“There’s a lot of energy on special teams that a lot of people miss,” he said. “Somebody makes a big hit or somebody fumbled, or muffed the ball. There are game-changing plays on special teams.”

BOULDER, CO – AUGUST 2021: Colorado kicker Cole Becker lines up to kick a field goal during football practice.

A quick look at key positions on the CU special teams:

Kickers: Freshman Cole Becker joined the Buffs over the summer after graduating from high school and put together a great camp. The only scholarship kicker on the roster, he was nearly perfect through the first several weeks of practice and is also expected to handle kickoffs. Walk-on Evan Price took over as the Buffs’ kicker last year and gives them a high-quality backup option. Mac Willis was the kickoff specialist in 2020.

Punters: Before last year, Josh Watts, from Australia, had never played American football. He wound up handling all the punting duties for the Buffs. He got better as the year went along and averaged 44.0 yards per punt during the last three games.

Returners: Receiver Dimitri Stanley is back as the Buffs top returner and figures to settle into that role again. The Buffs have several options at kick returner, as well as punt returner, including receivers La’Vontae Shenault and Brenden Rice, running backs Jarek Broussard and Deion Smith and cornerback Christian Gonzalez.

Snappers: Derek Bedell won the job a year ago as a redshirt freshman. Now in his third season with the program, Bedell won another competition for the job this month. The Buffs also have confidence in true freshman Cameron Warchuck.

Projected depth chart

Position      First team                                               Second team                          

PK              Cole Becker, Fr., 6-3, 220                       Evan Price, So., 6-1, 180

P                 Josh Watts, Jr., 6-4, 200                          Noah Hubbard, Fr., 6-3, 170

HOLD        Matt Lynch, Sr., 6-5, 245                        Watts

SNAP         Derek Bedell, Fr., 6-3, 215                      Cameron Warchuck, Fr., 6-0, 235

KOR           Brenden Rice, Fr., 6-3, 205                     La’Vontae Shenault, Fr., 6-2, 190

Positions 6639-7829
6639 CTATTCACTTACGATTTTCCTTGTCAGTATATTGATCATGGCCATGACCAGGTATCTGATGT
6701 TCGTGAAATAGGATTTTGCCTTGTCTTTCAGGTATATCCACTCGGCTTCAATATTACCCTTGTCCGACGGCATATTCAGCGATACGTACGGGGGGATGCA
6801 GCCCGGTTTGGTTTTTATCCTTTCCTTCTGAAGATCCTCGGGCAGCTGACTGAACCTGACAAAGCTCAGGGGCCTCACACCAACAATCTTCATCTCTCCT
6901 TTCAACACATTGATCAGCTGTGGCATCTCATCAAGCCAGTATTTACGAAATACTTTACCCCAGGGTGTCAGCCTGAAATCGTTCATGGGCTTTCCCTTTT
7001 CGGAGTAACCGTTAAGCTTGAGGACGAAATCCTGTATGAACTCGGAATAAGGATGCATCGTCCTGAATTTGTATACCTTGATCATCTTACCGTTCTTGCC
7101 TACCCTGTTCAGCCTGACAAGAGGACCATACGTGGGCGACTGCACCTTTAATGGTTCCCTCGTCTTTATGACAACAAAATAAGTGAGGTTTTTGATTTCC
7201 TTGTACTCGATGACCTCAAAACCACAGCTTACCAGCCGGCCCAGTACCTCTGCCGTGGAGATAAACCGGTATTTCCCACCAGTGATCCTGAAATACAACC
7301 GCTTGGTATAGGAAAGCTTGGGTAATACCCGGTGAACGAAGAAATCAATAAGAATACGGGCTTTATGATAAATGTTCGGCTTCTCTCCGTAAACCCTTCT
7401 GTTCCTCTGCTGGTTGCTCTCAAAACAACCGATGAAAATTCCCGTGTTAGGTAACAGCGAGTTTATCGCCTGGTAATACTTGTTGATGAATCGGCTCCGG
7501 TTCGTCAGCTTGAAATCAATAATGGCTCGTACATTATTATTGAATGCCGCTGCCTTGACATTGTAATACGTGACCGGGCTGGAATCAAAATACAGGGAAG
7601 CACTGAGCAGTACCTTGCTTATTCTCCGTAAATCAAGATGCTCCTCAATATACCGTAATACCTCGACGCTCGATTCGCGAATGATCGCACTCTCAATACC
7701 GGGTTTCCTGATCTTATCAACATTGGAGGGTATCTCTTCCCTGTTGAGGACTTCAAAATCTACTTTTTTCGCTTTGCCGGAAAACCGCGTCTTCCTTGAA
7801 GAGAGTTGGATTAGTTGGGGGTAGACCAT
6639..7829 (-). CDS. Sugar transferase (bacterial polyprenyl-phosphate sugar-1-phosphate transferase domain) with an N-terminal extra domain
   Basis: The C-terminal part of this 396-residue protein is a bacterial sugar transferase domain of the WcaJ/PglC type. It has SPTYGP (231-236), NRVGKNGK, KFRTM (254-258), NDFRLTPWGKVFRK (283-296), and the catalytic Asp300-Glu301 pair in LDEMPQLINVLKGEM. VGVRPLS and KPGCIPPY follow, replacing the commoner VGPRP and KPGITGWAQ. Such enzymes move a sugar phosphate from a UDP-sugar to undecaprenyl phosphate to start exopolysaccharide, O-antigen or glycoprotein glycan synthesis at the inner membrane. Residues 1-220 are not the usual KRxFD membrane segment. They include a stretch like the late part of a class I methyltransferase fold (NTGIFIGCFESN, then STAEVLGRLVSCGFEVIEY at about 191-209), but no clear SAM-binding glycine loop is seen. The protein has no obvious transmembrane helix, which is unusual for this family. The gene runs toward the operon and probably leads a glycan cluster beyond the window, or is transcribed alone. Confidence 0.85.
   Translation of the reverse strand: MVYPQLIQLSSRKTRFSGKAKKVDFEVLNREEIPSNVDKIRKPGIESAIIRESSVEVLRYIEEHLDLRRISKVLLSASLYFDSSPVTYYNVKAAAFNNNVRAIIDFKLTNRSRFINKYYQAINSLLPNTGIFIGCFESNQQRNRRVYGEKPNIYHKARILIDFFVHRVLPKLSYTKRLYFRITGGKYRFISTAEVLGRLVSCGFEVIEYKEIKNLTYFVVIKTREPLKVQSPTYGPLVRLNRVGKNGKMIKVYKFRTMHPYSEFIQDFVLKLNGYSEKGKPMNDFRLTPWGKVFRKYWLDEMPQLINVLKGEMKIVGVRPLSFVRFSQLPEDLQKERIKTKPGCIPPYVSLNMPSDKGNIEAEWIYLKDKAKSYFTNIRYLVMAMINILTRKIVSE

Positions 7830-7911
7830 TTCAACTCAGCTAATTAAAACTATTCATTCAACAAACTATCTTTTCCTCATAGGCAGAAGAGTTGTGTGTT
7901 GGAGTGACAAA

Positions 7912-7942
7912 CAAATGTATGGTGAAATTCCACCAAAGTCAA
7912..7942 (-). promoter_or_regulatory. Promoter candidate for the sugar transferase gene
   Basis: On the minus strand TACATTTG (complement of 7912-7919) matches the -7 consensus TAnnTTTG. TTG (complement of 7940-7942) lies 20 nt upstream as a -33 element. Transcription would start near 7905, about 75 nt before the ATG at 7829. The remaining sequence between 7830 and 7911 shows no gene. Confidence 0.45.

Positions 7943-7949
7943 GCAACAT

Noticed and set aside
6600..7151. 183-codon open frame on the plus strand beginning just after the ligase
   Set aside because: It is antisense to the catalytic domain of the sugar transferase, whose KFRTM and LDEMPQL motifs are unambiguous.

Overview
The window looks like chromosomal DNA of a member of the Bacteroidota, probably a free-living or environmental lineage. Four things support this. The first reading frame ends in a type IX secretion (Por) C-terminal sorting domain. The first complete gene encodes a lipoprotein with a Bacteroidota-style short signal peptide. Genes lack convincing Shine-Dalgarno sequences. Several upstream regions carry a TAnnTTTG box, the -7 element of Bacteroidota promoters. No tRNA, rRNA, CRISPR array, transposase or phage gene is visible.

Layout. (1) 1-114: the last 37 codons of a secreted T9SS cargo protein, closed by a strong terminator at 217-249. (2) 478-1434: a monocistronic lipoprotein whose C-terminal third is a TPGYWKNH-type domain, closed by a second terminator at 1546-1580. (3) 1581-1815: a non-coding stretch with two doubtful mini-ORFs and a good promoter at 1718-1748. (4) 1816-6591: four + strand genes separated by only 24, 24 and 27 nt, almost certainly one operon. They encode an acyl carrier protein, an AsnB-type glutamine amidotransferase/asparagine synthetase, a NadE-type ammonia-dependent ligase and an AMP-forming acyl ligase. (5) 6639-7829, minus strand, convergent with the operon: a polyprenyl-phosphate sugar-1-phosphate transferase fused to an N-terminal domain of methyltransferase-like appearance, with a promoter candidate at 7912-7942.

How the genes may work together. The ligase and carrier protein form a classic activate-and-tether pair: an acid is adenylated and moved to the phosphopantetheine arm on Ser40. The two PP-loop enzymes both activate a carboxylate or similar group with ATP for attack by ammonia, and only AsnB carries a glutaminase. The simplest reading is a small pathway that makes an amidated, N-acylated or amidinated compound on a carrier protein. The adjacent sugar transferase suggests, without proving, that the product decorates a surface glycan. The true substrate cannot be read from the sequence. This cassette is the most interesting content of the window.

PR               Dimitri Stanley, So.., 6-0, 195                 Rice

Snapshot: CU special teams

Five to watch

Cole Becker, Fr.: The true freshman is the only place kicker on scholarship and he put together a great camp. He’s expected to handle place kicking and kickoff duties.

Derek Bedell, Fr.: He took over as the primary snapper last season and then won a competition for that job this offseason.

Jaylon Jackson, Jr.: Plays on all the special teams units and earned second-team all-Pac-12 honors for his efforts in 2020.

Dimitri Stanley, So.: This will be Stanley’s third season as the Buffs’ primary punt returner. He’s been steady in that job and has game-breaking potential.

Josh Watts, Jr.: Enters his second year as the Buffs’ punter. He got better as the 2020 season went along and had an “outstanding” camp, according to coach Karl Dorrell.

2020 Statistics

Rankings                    Avg.                Pac-12             National

Field goal %                60.0                 11-tie               102

Punting avg.                41.3                 7                      76

Kickoff returns           19.6                 6                      73

Kickoff return def.     22.8                 9                      89

Punt returns                 14.4                 4                      11

Punt return def.           8.6                   6                      83

Numbers to know

7.18: Career punt return average for Dimitri Stanley (17 for 122), who has handled 17 of the Buffs’ 20 punt returns over the last two seasons.

8: Years since CU’s last kickoff return for touchdown, by Nelson Spruce on Nov. 16, 2013, against California.

15: Career field goals made, on 18 attempts, for sophomore Evan Price, who goes into the season as the backup kicker. He’s also 25-for-25 on extra point attempts.

34.6: Percent of Josh Watts’ punts (nine of 26) that he landed inside the opponents’ 20-yard line during the last four games of the 2020 season.

45: Snaps handled by Derek Bedell in 2020. In his first season in that role, he had 24 field goal/PAT snaps and 21 punt snaps with no issues.